Most of what I have to say about Jonathan Franzen’s ridiculous essay in the Guardian is communicated by the image above, and by this Hilary Kelly piece on his utter deafness to irony, but I want to add one small note.

Like many people who complain about the limitations of Twitter, Franzen seems unaware that you can write more than one tweet. If you don’t get everything said in your first tweet, then you can write another one — and another after that! It’s endless, actually! Rather like writing a novel, which, as I understand it, you do one sentence at a time.

For Franzen, though, frequency of publication seems to be all-important. If you reflect on your experience in tweets it’s “yakking about yourself,” but if you save up all those thoughts until you have a two-hundred-page memoir it’s literature.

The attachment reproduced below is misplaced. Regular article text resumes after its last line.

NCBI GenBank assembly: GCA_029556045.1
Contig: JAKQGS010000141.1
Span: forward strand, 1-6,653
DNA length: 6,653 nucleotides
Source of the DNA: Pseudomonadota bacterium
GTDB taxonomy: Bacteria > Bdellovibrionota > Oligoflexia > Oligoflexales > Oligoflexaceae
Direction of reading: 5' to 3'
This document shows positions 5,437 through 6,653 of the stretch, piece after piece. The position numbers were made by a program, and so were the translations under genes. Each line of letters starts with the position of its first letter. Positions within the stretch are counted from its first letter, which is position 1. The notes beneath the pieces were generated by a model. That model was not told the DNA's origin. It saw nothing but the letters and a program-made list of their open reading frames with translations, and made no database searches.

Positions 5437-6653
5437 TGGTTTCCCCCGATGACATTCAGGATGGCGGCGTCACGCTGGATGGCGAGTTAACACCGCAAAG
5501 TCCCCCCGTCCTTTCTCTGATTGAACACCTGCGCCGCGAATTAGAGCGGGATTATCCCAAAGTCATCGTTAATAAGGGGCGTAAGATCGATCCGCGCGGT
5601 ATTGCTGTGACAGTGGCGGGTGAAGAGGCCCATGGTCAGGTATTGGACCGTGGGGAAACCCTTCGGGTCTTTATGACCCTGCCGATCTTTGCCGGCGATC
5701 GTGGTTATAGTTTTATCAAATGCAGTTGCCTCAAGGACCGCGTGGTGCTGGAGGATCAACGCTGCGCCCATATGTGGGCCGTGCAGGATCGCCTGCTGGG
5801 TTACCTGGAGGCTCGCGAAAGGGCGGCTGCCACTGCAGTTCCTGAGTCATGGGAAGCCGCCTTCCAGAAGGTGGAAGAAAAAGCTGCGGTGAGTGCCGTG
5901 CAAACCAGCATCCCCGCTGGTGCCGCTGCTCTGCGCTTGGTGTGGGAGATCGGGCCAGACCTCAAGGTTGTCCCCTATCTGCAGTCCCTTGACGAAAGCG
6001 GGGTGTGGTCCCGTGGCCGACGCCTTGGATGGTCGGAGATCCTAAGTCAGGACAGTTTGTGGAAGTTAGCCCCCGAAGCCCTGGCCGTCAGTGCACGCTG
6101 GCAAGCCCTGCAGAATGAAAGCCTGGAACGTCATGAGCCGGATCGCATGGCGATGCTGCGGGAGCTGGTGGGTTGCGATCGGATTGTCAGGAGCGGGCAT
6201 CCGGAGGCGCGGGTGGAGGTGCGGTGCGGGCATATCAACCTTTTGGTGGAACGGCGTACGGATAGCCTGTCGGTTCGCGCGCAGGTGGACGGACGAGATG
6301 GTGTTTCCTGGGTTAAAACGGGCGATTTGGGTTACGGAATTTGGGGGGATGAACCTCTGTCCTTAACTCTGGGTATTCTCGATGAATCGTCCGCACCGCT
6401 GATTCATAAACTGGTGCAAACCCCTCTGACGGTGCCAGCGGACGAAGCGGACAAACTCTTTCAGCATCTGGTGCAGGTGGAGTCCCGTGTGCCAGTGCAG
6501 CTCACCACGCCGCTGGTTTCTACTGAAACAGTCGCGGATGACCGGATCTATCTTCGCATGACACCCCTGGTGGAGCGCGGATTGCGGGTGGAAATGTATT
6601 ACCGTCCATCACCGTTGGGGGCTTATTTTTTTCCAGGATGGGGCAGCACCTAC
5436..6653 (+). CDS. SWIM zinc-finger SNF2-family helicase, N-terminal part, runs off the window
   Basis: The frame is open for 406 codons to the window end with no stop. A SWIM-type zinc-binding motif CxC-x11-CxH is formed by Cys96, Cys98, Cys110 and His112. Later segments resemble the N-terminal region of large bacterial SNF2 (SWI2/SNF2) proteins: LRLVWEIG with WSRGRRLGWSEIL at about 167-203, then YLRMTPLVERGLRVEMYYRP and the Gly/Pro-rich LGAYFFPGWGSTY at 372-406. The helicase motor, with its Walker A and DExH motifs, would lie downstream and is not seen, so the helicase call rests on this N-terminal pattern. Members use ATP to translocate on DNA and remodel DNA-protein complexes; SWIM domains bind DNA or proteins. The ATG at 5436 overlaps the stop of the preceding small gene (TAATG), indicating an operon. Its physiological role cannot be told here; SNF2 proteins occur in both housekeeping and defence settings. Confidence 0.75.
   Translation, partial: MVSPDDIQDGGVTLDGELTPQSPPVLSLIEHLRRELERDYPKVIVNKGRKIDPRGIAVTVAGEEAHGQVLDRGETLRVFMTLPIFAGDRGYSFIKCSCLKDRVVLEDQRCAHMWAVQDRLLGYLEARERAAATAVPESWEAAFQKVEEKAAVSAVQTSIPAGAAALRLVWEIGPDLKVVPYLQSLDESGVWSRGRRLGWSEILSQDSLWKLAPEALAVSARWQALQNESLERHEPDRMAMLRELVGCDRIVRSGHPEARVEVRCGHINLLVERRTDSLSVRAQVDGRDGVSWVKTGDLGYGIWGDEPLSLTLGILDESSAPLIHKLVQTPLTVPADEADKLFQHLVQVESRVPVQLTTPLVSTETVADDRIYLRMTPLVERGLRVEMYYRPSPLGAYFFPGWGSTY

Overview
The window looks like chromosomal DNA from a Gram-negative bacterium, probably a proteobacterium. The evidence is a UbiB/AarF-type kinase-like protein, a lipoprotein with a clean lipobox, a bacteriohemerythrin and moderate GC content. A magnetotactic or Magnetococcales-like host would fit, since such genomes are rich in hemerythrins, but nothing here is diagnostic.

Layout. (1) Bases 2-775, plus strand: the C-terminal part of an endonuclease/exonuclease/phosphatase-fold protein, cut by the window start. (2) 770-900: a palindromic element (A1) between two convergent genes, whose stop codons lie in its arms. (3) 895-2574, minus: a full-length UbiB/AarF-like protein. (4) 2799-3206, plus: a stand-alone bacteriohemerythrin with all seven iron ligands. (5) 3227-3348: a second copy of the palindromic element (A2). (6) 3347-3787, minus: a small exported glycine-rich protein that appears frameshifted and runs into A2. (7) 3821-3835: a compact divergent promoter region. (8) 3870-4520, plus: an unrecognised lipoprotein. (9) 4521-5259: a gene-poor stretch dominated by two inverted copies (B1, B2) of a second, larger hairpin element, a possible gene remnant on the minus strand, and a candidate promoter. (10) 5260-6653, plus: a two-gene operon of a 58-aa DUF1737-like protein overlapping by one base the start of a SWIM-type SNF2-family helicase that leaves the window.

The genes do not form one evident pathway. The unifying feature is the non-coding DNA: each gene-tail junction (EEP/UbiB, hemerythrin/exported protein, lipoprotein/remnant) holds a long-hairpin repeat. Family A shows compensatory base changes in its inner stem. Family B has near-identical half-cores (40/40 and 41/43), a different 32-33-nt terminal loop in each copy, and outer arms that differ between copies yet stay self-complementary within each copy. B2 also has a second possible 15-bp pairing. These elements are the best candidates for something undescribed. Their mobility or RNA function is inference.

Which makes it very odd, then, that Franzen should choose Karl Kraus as his exemplar of excellence, for Kraus was a journalist whose particular writerly excellence lay in the creation of — yes — aphorisms. He produced many hundreds of these, the best of which have been collected in this book. They are not all tweet-sized, but a great many of them are — enough that I’m tempted to create a Karl Kraus Twitter account.

Kraus’s aphoristic power was particularly striking to W. H. Auden, who, with Louis Kronenberger, produced an anthology of aphorisms in which Kraus features prominently and, following Kraus’s example, became a devoted practitioner of the aphoristic art himself.

So it turns out that there’s yet another way in which Franzen is deaf to irony. The man he sets heroically against the world of tweeters might very well have been the best tweeter of them all.


  1. As a Twitter skeptic myself, I have to tell you that I find committed Tweeters so defensive about the platform that it's immensely hard to talk about its limitations.

  2. I certainly know what you mean, Freddie, but fortunately, there are calm, rational, fair-minded pople like me around to redress the balance. 🙂

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